The times of the Judges

Not all the Canaanites were driven from the land, and a later generation of Israelites are enticed by them and start turning to their gods. Each time the Israelites distance themselves further from God, He raises a judge to deliver them. The Israelites seem incapable of learning from this, and following each deliverance they just get into deeper trouble, invoking God’s wrath more each time.

For intermarrying with the Canaanites and serving their gods, God allows the Mesopotamians to subdue them for eight years before raising Othniel, a nephew of Caleb, to deliver them. Peace follows for forty years.

The Israelites again lapse into idolatry and are delivered into the hands of the Moabites for eighteen years. Ehud, a left-handed man of the tribe of Benjamin, delivers them, bringing peace that is to last for eighty years.

Shamgar, son of Anath, is next to rescue Israel, and does so by killing six hundred Philistines with an oxgoad.

After the Israelites had been oppressed for twenty years by Jabin, king of the Canaanites, Deborah and Barak deliver them then sing a victory song. Peace follows for forty years.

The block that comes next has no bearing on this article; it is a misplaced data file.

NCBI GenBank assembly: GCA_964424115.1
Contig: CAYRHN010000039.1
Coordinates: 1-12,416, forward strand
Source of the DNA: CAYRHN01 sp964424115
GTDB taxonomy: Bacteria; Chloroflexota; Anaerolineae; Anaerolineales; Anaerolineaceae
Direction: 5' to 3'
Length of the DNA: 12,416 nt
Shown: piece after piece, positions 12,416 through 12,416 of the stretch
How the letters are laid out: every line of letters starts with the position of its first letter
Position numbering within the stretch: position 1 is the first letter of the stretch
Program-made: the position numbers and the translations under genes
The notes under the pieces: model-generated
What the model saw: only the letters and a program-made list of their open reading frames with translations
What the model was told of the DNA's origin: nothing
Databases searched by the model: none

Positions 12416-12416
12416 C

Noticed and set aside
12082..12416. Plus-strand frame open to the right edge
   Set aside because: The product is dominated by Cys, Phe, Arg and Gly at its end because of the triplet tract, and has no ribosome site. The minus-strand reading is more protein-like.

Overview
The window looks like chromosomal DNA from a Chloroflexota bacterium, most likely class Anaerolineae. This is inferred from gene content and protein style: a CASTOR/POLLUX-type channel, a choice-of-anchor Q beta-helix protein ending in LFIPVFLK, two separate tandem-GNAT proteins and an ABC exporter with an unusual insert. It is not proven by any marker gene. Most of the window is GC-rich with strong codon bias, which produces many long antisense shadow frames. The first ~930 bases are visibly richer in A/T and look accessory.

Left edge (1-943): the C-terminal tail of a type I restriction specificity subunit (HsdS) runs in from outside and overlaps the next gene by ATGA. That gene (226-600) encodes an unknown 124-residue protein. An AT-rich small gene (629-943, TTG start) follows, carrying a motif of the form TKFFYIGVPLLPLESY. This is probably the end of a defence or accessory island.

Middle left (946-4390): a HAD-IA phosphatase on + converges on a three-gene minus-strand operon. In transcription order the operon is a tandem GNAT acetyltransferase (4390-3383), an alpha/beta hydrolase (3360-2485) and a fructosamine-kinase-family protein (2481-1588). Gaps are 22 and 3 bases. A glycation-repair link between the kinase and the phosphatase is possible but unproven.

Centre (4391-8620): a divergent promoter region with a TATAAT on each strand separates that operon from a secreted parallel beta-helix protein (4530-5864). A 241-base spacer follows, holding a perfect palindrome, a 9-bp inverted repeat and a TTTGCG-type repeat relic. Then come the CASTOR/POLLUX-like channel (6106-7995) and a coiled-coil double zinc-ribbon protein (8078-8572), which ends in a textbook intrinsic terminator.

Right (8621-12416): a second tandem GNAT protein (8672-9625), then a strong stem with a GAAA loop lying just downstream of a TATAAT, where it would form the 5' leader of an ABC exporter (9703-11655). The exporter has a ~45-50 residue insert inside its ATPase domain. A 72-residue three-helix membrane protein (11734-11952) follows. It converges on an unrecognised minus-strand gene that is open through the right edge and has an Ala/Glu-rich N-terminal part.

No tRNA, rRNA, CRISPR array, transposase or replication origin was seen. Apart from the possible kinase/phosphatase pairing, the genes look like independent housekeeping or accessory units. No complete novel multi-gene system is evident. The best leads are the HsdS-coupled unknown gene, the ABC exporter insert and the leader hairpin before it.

Having had their lands invaded each season for six years by Midianites, destroying crops and livestock, Gideon delivers them, but not without much encouragement from God, as he doubted it was God who called him for the task.

Abimelech, the son of Gideon’s concubine in Shechem, persuades the people of Shechem that he should rule over them rather than the other seventy sons of Gideon, as he is also of Shechem. He slays Gideon’s sons at Ophrah, except for the youngest, Jotham, who belittles Shechem’s choice of Abimelech as king and foretells their destruction with a curse. After three years, tensions arise and Abimelech goes into battle against Shechem, killing all in the city. He then attacks the city Thebez, where he is killed by a woman who throws down a piece of a millstone from a tower, striking him on the head.

After Abimelech there follows twenty three years of peace under Tolar, and twenty two years of peace under Jair.